Anyone going to see/or see Thomas Keller tonight?
I'm pretty done. I'll probably tweak wording and such and tidy up conclusions, but I'mma go eat now. Has requisite photos AND video! Got a good and close seat, so the video isn't too bad.
Anyone else go?
Traditionally, Monday is a slow night in the restaurant business and is generally the industry’s night off. For the few kitchens open, I suspect they had the bare minimum of staff present last night. Most were either AWOL or took the night off – all because of Thomas Keller, a man who one friend calls “the best chef in the world.” This is a statement I wouldn’t challenge in a room of more than 450 people – from food enthusiasts to professional chefs – all interested in hearing a man whose precision in the kitchen propelled his restaurants to the top.
Keller is a tall man and looked a bit uncomfortable folding himself into the modern black leather chair on the stage. Seated opposite was our host Allison Fryer of the Cookbook Store. Later, Keller mentions that there are consequences to things and that the consequence of writing a book, is a book tour. But even he seemed somewhat taken aback by the massive turnout in the Toronto Reference Library’s Bram and Bluma Appel Salon and took shots of the crowd with this iPhone from the stage. He mentions he’s scared to death up there and talks about where he’s most comfortable – behind the stove.
He has long days on a non-stop book tour and thanks the student volunteers for helping him get through signing 400 600 books that afternoon. There’s an additional thanks to a Mr. Efficiency, in what I now think might have been a shout out to Mark McEwan, loitering at the back of the hall.
As the questions begin, he talks about how he learned the importance of writing recipes down and not getting lost in the spontaneity of cooking.
There’s a practicality to Keller’s vision of helming award-winning restaurants. He speaks of the triumvirate of accounting, front of house, and kitchen. He tells of skilled people in these key positions who not only manages, but leads. He continues on about succession in the kitchen, handing the crown over to those with the necessary vitality to keep up with the demanding life of a chef. Also important is identifying and nurturing these sparks, as Keller calls them, and training them to become worthy of being chef de cuisine. Alison asks about what he does with his time these days, now that he is no longer chef de cuisine at either restaurant. Keller replies “I don’t think that’s my place anymore, not because I don’t want to be there, but realizing that – that’s a generational thing.”
Keller speaks casually but emphatically about the sustainability and locality of ingredients. Walking in Pusateri’s earlier that day, he scolded a woman (in actuality or just mentally, I’m not sure) for buying peaches that were dehydrated and non-aromatic – clearly not local – and pointed out the fact that there were 12 varieties of beautiful apples from Ontario farms nearby. On his way out, he later spied the same woman blithely selecting (Chilean?) cherries, adding to the offense. He also berated his host for enjoying blueberry muffins out-of-season and advocated using dried berries instead (note: frozen wasn’t acceptable apparently). All this, a little hard for the Toronto audience to relate to, given that our northern region does not lend itself to the “seasonality” Keller celebrates in his Californian clime.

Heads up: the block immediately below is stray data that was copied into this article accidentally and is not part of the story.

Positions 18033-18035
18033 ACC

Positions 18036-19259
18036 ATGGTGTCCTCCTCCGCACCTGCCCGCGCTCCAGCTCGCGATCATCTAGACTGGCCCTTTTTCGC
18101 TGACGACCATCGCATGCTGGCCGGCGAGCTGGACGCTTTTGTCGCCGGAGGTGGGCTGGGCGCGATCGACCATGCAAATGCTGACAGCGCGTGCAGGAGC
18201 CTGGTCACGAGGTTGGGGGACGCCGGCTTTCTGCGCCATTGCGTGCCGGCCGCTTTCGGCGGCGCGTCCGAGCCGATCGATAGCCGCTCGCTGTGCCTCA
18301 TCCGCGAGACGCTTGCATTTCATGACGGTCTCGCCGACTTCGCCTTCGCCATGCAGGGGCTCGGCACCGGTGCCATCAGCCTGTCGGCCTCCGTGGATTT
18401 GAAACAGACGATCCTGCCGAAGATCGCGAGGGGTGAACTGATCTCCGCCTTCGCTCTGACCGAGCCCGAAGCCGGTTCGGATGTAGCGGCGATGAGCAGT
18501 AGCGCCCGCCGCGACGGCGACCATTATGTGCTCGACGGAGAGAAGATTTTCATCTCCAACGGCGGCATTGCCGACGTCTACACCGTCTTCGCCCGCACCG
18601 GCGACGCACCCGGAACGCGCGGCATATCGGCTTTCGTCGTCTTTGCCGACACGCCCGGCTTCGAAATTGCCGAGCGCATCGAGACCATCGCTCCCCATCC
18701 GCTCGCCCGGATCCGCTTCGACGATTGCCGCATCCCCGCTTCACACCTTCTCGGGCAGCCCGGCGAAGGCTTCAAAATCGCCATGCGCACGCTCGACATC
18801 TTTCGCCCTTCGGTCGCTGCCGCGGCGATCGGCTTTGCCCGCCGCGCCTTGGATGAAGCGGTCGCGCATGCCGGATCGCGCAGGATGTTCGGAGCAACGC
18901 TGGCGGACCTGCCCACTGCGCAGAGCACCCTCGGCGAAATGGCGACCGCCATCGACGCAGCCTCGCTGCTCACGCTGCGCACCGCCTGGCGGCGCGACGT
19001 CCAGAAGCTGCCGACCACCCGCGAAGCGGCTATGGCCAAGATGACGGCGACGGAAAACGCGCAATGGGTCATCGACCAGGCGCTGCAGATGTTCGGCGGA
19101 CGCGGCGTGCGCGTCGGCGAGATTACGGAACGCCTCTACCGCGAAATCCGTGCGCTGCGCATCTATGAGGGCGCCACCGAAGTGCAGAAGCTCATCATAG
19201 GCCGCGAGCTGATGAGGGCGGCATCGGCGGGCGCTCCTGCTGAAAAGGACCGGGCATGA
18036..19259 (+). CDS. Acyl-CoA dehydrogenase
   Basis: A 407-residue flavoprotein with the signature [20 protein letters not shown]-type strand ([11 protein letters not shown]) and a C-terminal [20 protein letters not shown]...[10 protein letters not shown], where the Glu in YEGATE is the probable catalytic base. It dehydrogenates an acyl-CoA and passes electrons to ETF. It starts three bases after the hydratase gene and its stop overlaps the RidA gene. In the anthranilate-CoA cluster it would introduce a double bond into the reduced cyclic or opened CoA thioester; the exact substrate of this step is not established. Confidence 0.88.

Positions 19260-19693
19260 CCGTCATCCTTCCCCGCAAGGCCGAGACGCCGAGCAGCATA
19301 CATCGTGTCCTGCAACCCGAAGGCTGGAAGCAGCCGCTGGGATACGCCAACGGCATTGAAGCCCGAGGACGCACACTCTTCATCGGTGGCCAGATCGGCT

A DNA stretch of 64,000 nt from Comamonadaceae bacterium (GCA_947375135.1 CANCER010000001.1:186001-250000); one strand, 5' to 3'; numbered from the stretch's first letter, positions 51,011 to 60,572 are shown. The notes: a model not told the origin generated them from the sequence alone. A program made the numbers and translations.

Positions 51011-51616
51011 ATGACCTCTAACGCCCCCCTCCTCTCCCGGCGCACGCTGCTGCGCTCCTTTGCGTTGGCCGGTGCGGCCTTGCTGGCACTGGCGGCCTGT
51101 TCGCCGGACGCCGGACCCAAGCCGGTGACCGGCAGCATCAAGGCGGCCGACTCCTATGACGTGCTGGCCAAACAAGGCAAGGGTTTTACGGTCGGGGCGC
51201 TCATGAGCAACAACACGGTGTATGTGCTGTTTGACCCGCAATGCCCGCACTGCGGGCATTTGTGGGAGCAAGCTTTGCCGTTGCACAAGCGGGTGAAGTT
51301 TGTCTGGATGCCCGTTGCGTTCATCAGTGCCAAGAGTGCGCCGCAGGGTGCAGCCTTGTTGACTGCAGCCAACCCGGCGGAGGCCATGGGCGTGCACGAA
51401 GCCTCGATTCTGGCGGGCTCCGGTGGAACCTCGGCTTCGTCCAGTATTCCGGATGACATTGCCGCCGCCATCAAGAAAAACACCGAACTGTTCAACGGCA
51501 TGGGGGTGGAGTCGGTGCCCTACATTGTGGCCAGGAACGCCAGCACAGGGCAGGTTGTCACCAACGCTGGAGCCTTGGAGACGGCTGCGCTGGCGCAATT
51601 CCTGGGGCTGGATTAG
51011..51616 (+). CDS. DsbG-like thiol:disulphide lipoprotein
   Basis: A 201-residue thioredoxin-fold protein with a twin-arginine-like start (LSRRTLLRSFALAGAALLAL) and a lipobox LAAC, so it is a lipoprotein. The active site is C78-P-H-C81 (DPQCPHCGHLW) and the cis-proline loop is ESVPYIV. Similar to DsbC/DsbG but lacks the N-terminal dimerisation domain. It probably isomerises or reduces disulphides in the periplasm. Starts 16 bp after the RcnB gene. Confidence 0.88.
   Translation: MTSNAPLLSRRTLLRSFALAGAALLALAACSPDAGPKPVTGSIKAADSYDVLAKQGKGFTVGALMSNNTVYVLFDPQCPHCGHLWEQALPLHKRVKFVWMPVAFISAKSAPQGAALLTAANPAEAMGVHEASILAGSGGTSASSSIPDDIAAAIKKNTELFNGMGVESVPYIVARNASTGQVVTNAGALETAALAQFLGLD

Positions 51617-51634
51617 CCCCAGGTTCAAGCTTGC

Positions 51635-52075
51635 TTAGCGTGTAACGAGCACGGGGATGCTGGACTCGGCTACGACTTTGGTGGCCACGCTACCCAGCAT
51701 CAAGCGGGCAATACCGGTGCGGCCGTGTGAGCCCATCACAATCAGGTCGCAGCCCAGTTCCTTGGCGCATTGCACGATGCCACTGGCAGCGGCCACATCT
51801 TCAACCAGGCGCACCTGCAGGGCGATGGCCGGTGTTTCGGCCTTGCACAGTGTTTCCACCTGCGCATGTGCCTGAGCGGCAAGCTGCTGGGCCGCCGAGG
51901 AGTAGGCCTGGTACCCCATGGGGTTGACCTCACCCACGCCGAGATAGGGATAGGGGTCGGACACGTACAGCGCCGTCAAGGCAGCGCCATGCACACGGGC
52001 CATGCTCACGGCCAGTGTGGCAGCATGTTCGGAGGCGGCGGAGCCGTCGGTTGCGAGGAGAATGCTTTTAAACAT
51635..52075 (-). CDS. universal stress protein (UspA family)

But this is Keller and his mantra of buying the best ingredients and the premium that goes along with it is just part of that philosophy. He knows it’s about the dollar, and that it goes both ways. He speaks about going to your supplier and demanding the best, but also refusing to buy out-of-season produce. To illustrate the almost over-the-top quest-for-the-best, this is the man who opened Bouchon Bakery in Yountville to improve the quality of bread served at his nearby restaurants (not complaining!). But then there’s this almost playful and seemingly spontaneous aspect of Keller, the man who opened Bouchon simply because he wanted somewhere to eat after service at The French Laundry.
At the end of the day, Keller says he’s a sentimentalist and that it’s about the memories. He talks about the electric stove that he hated with a convex burner and a concave pan and how he would get shocked if he touched the edge. Contrast this with the 10-burner range that was in TFL and is now restored, waiting for its next purpose in storage. One of the questions from the audience was actually a request – for Keller to tell “The Cone” story and the genesis of the ubiquitous salmon tartare (easy and fabulous recipe) and cornet (not so easy). I got caught up in listening, so you only get to see the last bit of the telling.
Thomas Keller is an amazing chef and my meal at The French Laundry was a turning point in dining for me. I wish I had had the foresight to bring the menu I have stashed away for him to sign. I made do with the book I had gotten with my ticket in. Though Ad Hoc At Home was the reason Keller was even in town, it was almost as if it were an addendum to his visit. While he couldn’t stay long, A gracious and enthusiastic speaker, the audience made it plain that he was welcome back to Toronto any time he wished.